Global Cement, Concrete industry aims first Net-Zero acceleration efforts in Egypt, India, Thailand, Colombia

March 30, 2022
Those nations represent about 10 percent of overall cement and concrete production. Overall, some four billion metric tons of cement is produced every year

The cement and concrete industry accounts for close to 7 percent of worldwide greenhouse emissions—but it is hardening its resolve to change that to net zero.

The Global Cement and Concrete Association is starting its Net Zero Accelerators initiative with efforts in Egypt, Thailand, Colombia and India. Those nations together represent about 10 percent of overall cement and concrete production, according to the group.

The Accelerator program will identify barriers to decarbonization within the industry in target countries. Better government programs, recycling, waste-to-energy and other circular economic moves as part of the options, the association said. Carbon capture and storage also are on the table for consideration.

“Concrete will continue to be the world’s most used building material for decades to come, meaning global cooperation between governments and industry is crucial to ensuring net zero targets are met,” Thomas Guillot, chief executive for the Global Cement and Concrete Association, said. “Our Net Zero Accelerators will offer collaboration and support to a number of target countries to help them decarbonize and align with the global roadmap.”

Concrete is a key component in development efforts, particularly in nations striving to upgrade infrastructure.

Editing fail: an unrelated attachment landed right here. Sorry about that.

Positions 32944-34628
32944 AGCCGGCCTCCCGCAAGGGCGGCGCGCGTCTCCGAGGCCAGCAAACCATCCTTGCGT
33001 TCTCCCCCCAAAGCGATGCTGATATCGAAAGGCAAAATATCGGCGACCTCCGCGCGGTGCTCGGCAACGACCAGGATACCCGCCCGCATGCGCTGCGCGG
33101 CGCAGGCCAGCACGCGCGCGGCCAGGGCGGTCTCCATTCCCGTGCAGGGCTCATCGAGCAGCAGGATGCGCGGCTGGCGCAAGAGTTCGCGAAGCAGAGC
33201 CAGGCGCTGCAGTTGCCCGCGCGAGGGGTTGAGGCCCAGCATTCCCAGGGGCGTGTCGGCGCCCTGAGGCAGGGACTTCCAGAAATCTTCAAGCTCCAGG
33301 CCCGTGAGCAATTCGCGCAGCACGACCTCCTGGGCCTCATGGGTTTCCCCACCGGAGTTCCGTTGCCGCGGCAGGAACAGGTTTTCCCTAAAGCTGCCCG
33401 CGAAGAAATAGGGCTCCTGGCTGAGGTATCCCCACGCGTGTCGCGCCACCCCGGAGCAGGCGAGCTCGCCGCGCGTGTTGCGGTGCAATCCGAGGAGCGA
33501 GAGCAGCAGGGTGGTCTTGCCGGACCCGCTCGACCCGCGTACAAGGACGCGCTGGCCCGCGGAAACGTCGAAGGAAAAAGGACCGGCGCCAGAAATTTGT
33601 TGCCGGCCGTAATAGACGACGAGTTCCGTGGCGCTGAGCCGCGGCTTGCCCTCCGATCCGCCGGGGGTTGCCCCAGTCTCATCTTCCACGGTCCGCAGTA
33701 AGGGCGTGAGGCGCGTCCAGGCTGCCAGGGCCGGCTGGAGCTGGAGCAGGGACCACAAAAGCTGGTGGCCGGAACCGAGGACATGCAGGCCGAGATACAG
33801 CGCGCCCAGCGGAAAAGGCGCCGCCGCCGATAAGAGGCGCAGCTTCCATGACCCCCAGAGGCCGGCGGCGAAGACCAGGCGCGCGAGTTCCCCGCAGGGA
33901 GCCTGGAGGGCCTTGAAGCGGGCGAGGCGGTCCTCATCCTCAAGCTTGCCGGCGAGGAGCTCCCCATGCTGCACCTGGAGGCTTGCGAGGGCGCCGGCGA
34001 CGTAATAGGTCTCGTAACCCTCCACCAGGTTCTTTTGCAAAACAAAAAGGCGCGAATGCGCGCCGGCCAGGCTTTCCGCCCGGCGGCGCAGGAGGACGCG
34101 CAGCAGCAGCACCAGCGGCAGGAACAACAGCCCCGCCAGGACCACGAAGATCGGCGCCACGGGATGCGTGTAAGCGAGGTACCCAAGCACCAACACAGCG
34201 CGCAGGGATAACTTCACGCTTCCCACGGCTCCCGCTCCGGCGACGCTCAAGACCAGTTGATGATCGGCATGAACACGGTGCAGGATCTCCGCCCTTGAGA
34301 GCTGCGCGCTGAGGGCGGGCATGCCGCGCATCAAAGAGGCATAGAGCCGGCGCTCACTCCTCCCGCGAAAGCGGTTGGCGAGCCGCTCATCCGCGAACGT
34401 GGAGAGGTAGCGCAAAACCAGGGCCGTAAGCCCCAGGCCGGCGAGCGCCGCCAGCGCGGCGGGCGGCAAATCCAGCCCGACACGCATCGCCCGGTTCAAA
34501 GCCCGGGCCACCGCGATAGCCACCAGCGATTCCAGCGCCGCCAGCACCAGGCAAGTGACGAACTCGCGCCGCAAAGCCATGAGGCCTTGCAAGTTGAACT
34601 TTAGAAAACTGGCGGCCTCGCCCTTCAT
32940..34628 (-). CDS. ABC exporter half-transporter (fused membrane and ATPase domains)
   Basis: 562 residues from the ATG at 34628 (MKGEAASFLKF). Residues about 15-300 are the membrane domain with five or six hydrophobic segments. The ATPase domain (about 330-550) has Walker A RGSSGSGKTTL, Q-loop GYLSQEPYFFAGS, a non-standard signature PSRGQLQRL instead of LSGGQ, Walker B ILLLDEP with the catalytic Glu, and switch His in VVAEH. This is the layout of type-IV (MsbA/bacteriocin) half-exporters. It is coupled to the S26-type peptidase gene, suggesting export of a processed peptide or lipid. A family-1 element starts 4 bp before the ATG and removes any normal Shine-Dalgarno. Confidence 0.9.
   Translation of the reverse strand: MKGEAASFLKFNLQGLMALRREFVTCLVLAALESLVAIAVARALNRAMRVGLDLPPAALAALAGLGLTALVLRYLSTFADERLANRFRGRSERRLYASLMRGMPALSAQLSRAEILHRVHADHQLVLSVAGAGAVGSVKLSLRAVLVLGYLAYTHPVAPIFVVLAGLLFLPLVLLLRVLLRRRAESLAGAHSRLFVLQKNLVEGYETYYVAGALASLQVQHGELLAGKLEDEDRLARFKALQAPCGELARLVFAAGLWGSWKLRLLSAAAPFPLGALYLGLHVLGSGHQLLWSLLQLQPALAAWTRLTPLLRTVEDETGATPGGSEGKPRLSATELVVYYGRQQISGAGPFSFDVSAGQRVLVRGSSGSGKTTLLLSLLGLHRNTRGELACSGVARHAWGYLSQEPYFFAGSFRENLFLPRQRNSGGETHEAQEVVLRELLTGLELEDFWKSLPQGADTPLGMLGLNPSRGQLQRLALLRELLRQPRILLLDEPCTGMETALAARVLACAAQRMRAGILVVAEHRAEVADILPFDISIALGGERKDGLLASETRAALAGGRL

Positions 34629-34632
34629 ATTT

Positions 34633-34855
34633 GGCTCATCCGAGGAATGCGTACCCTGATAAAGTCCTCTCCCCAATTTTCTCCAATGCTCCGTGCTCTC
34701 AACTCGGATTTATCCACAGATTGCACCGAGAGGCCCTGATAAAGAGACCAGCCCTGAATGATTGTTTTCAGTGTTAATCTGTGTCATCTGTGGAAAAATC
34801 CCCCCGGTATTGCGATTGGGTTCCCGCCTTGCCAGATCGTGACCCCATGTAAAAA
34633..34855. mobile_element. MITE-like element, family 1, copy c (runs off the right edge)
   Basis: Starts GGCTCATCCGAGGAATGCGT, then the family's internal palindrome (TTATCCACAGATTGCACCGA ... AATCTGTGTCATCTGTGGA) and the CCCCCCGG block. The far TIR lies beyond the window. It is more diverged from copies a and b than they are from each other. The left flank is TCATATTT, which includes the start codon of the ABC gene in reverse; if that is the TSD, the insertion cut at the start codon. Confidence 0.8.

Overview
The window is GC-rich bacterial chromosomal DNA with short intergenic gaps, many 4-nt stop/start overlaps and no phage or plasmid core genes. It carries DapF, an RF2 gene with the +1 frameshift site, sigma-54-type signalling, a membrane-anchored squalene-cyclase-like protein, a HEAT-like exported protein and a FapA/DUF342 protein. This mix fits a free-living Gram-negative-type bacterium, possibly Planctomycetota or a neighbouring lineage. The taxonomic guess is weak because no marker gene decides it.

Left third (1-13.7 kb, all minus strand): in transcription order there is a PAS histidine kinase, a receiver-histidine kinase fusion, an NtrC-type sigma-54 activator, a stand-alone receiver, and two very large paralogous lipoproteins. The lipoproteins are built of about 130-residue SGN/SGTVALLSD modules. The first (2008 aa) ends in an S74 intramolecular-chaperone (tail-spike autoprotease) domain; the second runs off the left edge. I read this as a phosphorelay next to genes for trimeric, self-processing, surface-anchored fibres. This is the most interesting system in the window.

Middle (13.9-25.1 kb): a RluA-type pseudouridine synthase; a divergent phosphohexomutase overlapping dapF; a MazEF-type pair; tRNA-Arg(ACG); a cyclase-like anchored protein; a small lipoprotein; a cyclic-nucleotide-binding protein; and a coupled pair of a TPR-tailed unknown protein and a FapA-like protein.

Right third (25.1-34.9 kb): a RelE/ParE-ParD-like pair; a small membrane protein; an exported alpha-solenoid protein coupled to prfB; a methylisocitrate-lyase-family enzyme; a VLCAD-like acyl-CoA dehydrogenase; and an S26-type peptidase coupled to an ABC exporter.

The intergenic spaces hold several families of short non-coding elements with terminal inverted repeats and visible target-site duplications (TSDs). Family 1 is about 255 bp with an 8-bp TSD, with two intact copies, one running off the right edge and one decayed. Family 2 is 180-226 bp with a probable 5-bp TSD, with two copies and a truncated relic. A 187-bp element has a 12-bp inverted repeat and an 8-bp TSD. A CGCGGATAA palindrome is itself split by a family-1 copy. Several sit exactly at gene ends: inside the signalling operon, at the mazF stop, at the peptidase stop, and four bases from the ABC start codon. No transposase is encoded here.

The GCCA last year vowed to aim for Net Zero carbon status by 2050. The near-term goal is a 25 percent reduction in carbon emissions by 2030.

Cement is only a part of the much larger concrete process, which is the most used building material in the world. Overall, some four billion metric tons of cement is produced every year, and together the sector generates $440 billion in revenue annually, according to reports.

Some options noted to achieve greater decarbonization include more efficiency in kilns, chemistries and materials production. 

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(Rod Walton, senior editor for EnergyTech, is a 14-year veteran of covering the energy industry both as a newspaper and trade journalist. He can be reached at [email protected]).

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About the Author

Rod Walton, EnergyTech Managing Editor | Senior Editor

For EnergyTech editorial inquiries, please contact Managing Editor Rod Walton at [email protected].

Rod Walton has spent 15 years covering the energy industry as a newspaper and trade journalist. He formerly was energy writer and business editor at the Tulsa World. Later, he spent six years covering the electricity power sector for Pennwell and Clarion Events. He joined Endeavor and EnergyTech in November 2021.

Walton earned his Bachelors degree in journalism from the University of Oklahoma. His career stops include the Moore American, Bartlesville Examiner-Enterprise, Wagoner Tribune and Tulsa World. 

EnergyTech is focused on the mission critical and large-scale energy users and their sustainability and resiliency goals. These include the commercial and industrial sectors, as well as the military, universities, data centers and microgrids. The C&I sectors together account for close to 30 percent of greenhouse gas emissions in the U.S.

He was named Managing Editor for Microgrid Knowledge and EnergyTech starting July 1, 2023

Many large-scale energy users such as Fortune 500 companies, and mission-critical users such as military bases, universities, healthcare facilities, public safety and data centers, shifting their energy priorities to reach net-zero carbon goals within the coming decades. These include plans for renewable energy power purchase agreements, but also on-site resiliency projects such as microgrids, combined heat and power, rooftop solar, energy storage, digitalization and building efficiency upgrades.